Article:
Playing the Victim
So far, you’ve been bearing right on the road to reconciliation. There’s a good reason for this. To the left are all the hazards that come from not taking your injuries seriously enough: becoming an Impossible Martyr, a Denier, or a Discount Pardoner. You have gotten in touch with your hurt and insisted your partner do better than he has. Now, if you continue the way you’re going, you’ll head over a sheer cliff. You’ll go from being someone speaking out against injustice to someone who is playing the victim. Continue reading →
Stay On the Road
To stay on the Road to Reconciliation, and not drive off over the cliffs on either side, you first must acknowledge your hurt, then set it aside. You must recognize that you were a victim, but don’t play the victim. Avoid forgiving cheaply, but don’t be such a fool that you never forgive. So, which is it? you ask. Which way do you go? Continue reading →
I’m glad I didn’t decide to be an experimental psychologist. If I had, I might’ve had to lock dogs up in cages and shock them for the sake of science. As it is, others can do it and we can benefit from the things they learned by doing so. Continue reading →
Once you’ve acknowledged that someone you love has hurt you, next comes the difficult decision of what to do about it. Some of the people you meet in the Road to Reconciliation think they’ve found a short cut. They give pardon away cheaply, believing then everything can just go back to normal. Continue reading →
Versus Becoming an Impossible Martyr
Is the hurt you are experiencing from your loved one providing the meaning and purpose to your life? Continue reading →
One type you’ll see on the side of the road to reconciliation are the Deniers. You’ll see them, but they won’t see you. They’re blind, deaf, and insensible to touch. They only know what they want to know, what’s convenient to them, what fits in the worldview they feel they must have. If the evidence threatens their ideas, they discard the evidence. They are the deniers, who, although they are hurt by the ones they love, will never admit it. Continue reading →
You’re wounded and angry. Someone close to you, who should love you, hurt you instead. This person might be a parent, a sibling, a child, a friend, a partner, or a spouse. Whoever it is; where you once had trust, you now have fear. You were attracted; now, you are apprehensive. You had love, but now you have loathing. You don’t know what to do. Should you stay, or should you go? Put up with it, or give it right back to him? Retaliate or bury your feelings? If neither choice seems good, it’s because neither choice is good. You wish there was another way. Some way that affirmed your experience as a victim but didn’t leave you weak and vulnerable. A way that facilitated change and showed mercy, without opening you up to more disappointment. Some way to be firm, but not rigid.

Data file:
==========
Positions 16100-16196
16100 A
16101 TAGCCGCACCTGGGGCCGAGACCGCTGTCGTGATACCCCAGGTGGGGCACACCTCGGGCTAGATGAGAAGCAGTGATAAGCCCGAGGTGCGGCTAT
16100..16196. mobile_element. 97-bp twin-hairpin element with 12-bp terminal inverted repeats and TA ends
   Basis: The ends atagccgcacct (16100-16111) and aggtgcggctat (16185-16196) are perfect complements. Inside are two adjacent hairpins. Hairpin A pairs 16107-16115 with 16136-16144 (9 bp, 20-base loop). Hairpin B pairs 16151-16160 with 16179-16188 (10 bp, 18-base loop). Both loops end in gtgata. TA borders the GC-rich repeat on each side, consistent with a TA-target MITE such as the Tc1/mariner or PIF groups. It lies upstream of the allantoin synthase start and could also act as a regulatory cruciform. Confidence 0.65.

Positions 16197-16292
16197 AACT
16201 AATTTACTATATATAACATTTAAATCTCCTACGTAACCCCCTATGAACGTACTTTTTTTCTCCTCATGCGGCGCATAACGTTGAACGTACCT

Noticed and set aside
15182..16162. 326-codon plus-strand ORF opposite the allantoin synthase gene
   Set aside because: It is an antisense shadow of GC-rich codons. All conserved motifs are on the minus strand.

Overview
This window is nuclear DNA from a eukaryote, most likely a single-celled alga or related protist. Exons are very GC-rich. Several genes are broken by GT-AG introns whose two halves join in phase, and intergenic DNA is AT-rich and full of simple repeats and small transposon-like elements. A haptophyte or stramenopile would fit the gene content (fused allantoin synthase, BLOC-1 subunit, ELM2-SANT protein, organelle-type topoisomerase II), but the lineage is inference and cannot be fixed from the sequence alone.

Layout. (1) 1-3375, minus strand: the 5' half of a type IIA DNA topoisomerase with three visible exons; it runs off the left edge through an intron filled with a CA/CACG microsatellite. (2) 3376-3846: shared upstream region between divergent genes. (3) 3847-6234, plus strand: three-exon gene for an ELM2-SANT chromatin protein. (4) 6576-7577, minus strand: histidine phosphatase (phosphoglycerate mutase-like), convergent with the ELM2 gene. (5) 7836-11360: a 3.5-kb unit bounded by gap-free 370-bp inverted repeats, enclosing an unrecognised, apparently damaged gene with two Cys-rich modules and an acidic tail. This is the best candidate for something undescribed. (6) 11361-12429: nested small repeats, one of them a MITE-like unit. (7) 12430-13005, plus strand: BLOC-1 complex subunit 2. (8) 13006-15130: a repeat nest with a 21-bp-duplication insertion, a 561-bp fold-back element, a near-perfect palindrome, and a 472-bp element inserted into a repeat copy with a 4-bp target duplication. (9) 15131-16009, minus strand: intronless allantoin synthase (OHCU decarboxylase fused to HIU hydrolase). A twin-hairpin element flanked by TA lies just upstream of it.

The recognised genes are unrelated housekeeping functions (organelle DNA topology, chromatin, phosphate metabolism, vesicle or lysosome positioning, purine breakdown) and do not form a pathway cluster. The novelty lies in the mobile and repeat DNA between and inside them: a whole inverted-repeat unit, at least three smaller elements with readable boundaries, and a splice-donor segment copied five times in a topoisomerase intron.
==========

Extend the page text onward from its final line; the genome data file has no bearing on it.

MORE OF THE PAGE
Luckily, there’s a way. The road out of here can be a long, long road, often not well marked, the choices are confusing, but there’s a way. The ultimate destination is complete, authentic Reconciliation. Not everyone makes it all the way to Reconciliation. Your counterpart will not be ready for reconciliation exactly when you are. She may never be ready at all. In fact, if you have been hurt enough, you might not even want to go to a place called Reconciliation. Seeing the person who hurt you and interacting with him, may already be a few steps too far. Well, relax, you don’t have to reconcile if you don’t want to; but, I think you’ll agree that you can use some Personal Peace.
Total, genuine reconciliation with the other person requires a collaborative effort that some people cannot do; cannot or will not. Both parties must take responsibility for their share of the solution. If you have a counterpart who won’t do his share, you will not make it all the way to Reconciliation. Luckily, you can make it far down the road without their help. You can make it all the way to Personal Peace, which is a kind of reconciliation with yourself. Personal Peace is a pretty nice place.
However, spend any time with people who have been victimized and you’ll see a lot who are stuck. They are nowhere near any kind of Personal Peace. They are the wrecks that have gone off the road and camped out rather than repairing and moving on. Continue reading →
Feelings are like the idiot lights on your car. They’re crude messages about your state of being. When the oil light goes on in your car, you know to check the oil. When you feel angry, you know there is a perceived injustice somewhere. You don’t ignore the idiot light on your car, do you? Then don’t ignore your feelings. Check them out to see what’s causing them, and thank your feelings for alerting you to potential danger. Continue reading →
If you’re in a close relationship, you have a resource others don’t have. You have a lookout.
When the wheels start to come off, everyone is prone to develop their own kind of problem and make their own kind of mistakes. Some get depressed or anxious or angry or just withdraw into themselves. Others use substances, or gamble, or have sex with everyone, or can’t stop shopping; others get controlling. Some have a combination of several kinds of problems and mistakes. Everyone’s got their thing. Your own type of problem and mistake is yours because it’s the very thing that sneaks up in your blind spots. When it fools anyone into thinking it’s a good thing, it fools you first. Continue reading →